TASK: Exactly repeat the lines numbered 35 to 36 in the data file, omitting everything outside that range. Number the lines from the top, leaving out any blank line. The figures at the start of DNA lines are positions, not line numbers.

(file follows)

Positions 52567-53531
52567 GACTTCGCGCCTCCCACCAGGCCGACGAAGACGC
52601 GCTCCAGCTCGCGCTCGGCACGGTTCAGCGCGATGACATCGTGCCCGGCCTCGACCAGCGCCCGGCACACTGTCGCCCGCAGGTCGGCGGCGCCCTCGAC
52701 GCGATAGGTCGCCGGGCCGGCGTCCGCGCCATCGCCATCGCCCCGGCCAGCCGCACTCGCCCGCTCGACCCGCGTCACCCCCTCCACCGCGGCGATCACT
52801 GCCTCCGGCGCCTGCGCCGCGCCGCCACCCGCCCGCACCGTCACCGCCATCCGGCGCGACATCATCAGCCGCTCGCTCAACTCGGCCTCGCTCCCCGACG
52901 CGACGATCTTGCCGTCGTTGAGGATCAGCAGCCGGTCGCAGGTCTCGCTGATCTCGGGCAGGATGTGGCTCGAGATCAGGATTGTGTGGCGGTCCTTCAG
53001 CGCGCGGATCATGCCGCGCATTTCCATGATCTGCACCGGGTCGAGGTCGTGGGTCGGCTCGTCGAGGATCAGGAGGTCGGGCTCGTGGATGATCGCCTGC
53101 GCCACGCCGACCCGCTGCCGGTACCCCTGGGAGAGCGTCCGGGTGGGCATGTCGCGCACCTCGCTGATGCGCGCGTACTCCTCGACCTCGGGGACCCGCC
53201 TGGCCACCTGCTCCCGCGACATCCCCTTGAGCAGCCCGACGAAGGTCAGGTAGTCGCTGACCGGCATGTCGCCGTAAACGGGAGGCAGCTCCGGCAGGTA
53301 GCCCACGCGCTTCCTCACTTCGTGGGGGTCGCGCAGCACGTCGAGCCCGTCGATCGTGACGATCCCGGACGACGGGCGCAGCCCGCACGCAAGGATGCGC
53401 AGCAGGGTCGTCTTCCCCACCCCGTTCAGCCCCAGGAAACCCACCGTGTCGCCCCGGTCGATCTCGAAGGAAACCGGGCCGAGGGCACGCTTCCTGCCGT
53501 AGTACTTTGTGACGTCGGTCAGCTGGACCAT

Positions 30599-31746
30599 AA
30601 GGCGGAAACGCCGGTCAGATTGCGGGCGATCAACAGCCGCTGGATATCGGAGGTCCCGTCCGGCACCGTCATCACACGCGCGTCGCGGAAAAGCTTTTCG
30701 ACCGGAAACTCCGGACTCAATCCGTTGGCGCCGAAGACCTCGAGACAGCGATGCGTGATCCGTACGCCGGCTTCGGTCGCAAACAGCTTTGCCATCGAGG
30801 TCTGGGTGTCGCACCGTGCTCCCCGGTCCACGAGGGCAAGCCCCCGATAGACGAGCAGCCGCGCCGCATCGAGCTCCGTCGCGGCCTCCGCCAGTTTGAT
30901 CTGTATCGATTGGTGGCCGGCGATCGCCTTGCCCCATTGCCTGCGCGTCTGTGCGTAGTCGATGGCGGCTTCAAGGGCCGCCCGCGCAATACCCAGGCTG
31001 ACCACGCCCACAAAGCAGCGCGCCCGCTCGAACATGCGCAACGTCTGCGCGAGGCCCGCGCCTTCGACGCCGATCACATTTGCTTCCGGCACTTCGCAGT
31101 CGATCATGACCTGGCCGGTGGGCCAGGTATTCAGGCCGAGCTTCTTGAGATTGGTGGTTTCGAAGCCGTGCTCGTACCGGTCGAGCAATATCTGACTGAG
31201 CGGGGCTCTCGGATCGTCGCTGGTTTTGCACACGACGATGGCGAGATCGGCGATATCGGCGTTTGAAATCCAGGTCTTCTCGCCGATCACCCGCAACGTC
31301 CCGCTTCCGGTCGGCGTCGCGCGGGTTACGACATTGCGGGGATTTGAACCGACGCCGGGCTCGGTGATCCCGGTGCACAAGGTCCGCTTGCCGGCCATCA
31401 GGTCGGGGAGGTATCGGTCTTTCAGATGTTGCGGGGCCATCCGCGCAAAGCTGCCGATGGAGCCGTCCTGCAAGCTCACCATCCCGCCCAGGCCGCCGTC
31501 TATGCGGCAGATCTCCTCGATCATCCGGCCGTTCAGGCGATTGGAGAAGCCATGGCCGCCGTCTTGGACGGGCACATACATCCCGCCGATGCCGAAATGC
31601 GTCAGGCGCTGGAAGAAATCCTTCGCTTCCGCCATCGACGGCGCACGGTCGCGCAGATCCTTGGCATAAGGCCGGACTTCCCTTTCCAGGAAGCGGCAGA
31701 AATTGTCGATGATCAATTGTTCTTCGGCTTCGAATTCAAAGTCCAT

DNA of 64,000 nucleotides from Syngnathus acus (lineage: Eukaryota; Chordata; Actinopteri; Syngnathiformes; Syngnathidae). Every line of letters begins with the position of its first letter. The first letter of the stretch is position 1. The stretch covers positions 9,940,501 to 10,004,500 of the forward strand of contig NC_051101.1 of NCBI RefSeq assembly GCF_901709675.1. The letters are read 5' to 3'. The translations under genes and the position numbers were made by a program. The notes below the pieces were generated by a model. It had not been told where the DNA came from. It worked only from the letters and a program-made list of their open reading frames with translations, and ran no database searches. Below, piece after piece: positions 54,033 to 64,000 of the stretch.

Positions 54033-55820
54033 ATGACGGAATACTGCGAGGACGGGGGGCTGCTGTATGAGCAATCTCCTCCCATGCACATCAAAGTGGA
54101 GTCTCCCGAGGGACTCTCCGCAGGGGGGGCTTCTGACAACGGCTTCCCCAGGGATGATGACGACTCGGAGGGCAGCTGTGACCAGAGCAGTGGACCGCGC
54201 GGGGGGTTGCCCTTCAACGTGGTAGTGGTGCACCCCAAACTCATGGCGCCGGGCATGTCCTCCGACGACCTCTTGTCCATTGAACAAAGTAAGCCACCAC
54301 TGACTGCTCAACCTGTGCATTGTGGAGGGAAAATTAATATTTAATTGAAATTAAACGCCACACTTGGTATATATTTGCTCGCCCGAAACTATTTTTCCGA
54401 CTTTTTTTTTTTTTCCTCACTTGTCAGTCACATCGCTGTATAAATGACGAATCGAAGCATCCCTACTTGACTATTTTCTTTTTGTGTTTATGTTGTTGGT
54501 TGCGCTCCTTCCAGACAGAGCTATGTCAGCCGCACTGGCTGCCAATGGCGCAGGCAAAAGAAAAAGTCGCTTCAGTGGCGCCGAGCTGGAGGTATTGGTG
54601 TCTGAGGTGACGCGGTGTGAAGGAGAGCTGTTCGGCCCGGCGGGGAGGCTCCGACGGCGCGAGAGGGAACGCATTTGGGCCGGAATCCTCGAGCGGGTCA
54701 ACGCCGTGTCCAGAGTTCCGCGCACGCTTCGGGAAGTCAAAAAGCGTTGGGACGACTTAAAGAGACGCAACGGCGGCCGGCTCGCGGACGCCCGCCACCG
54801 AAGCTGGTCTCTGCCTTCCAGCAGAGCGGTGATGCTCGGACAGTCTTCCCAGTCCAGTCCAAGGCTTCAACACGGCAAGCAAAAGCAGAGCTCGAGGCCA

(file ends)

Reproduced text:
54601 TCTGAGGTGACGCGGTGTGAAGGAGAGCTGTTCGGCCCGGCGGGGAGGCTCCGACGGCGCGAGAGGGAACGCATTTGGGCCGGAATCCTCGAGCGGGTCA
54701 ACGCCGTGTCCAGAGTTCCGCGCACGCTTCGGGAAGTCAAAAAGCGTTGGGACGACTTAAAGAGACGCAACGGCGGCCGGCTCGCGGACGCCCGCCACCG